A June 24 Roll Call op-ed, “The Far Right’s Assault on Science Won’t Help Economy” made numerous unfounded charges against Republicans on the House Science Committee. While the author attempts to come across as an independent observer, his allegations are tired partisan rhetoric.
Mr. Lubell must have failed to poll his American Physical Society colleagues prior to submitting his piece. Just the day before, a number of physicists, including APS fellows and professors from esteemed institutions of higher education such as Princeton University, the University of California-Santa Barbara and UCLA, sent a letter supporting the committee’s efforts to ensure this administration’s regulations are based on transparent science, not hidden data.
Other nations are catching up to America’s long-held lead in science and technology. To that end, the Science Committee has set meaningful priorities for the types of federally-funded research that will help keep America competitive in the global marketplace.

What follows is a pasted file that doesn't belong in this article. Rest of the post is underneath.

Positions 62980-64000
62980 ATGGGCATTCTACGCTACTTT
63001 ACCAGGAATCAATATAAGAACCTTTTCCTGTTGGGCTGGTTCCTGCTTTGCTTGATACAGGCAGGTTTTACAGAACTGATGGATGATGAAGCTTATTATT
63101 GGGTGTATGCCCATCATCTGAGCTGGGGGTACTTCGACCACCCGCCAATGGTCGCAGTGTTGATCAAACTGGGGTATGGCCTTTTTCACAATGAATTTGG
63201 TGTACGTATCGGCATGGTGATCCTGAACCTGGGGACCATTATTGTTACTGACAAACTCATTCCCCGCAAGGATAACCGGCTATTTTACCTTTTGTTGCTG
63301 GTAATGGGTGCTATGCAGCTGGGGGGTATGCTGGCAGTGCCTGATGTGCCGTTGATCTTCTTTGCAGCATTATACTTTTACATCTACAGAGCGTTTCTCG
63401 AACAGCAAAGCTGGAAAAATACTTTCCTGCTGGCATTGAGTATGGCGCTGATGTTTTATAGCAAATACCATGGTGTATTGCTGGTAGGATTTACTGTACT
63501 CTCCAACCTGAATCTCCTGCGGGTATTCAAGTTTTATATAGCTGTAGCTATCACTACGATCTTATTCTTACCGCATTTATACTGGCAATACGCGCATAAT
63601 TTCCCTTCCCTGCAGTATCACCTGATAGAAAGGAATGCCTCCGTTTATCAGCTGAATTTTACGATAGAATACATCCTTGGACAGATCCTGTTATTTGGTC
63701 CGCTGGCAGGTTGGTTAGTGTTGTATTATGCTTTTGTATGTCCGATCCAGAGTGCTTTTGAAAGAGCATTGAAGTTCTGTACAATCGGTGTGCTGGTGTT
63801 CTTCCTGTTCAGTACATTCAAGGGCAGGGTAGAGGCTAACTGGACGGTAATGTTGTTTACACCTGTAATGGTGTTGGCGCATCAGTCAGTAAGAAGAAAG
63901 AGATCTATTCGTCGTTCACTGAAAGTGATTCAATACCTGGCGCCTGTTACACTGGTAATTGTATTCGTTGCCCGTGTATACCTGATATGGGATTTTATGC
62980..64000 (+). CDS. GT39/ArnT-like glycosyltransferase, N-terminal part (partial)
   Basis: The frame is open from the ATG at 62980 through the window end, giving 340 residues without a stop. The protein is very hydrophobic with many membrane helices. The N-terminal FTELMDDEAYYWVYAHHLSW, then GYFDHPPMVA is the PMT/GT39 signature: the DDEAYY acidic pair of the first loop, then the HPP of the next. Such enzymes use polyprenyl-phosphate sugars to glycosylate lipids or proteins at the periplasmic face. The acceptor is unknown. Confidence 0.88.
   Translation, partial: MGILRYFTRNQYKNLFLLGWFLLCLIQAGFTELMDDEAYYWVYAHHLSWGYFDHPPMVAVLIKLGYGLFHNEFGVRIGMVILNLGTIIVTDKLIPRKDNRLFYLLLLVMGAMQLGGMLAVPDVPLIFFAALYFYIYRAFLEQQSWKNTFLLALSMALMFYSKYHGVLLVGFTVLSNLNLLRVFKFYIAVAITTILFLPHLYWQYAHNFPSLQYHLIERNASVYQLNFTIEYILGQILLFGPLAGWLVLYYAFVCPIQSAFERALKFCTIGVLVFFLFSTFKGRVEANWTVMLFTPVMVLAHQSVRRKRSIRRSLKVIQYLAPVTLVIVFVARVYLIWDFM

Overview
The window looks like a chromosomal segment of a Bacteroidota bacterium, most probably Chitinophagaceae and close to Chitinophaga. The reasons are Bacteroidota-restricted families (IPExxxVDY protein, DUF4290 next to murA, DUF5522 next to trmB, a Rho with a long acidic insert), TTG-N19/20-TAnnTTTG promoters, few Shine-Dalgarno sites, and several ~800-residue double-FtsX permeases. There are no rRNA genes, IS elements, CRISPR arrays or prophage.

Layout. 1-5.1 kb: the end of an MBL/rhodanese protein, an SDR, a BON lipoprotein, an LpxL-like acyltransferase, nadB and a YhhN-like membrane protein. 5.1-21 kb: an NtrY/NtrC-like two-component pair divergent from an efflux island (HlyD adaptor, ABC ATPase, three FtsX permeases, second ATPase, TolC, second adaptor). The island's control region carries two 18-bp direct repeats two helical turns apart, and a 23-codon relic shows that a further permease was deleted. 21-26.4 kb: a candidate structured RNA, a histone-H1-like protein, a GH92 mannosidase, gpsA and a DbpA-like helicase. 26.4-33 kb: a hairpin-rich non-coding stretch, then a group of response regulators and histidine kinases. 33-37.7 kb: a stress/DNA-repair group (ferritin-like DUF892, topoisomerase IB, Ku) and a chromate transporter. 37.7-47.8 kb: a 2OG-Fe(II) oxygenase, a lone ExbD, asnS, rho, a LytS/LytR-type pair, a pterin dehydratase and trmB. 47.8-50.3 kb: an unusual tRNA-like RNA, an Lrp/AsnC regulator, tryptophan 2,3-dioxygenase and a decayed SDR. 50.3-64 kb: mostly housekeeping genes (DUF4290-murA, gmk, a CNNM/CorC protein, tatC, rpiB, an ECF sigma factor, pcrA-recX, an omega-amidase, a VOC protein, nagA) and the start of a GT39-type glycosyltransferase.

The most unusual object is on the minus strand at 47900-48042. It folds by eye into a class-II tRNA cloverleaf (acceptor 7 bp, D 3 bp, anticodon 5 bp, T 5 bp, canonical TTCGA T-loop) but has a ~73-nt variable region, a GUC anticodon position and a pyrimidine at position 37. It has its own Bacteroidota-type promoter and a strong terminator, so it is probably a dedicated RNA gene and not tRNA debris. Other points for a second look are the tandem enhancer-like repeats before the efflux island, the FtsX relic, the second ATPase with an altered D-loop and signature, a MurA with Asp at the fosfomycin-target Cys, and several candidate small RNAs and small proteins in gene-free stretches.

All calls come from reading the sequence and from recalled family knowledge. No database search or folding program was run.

Those who challenge the status quo will always encounter naysayers who prefer to march in place.
On one subject we agree: Dr. Allan Bromley, once chairman of Yale’s Physics Department, was a great man. He taught me physics my freshman year.
Rep. Lamar Smith, R-Texas, is chairman of the House Science, Space and Technology Committee.
Vice President Joe Biden waits to conduct a mock swearing-in ceremony with Sen. Brian Schatz, D-Hawaii, in the Capitol's Old Senate Chamber, December 2, 2014. Schatz was sworn in to serve the remainder of his term since he was appointed to the seat after Sen. Daniel Inouye, D-Hawaii, passed away.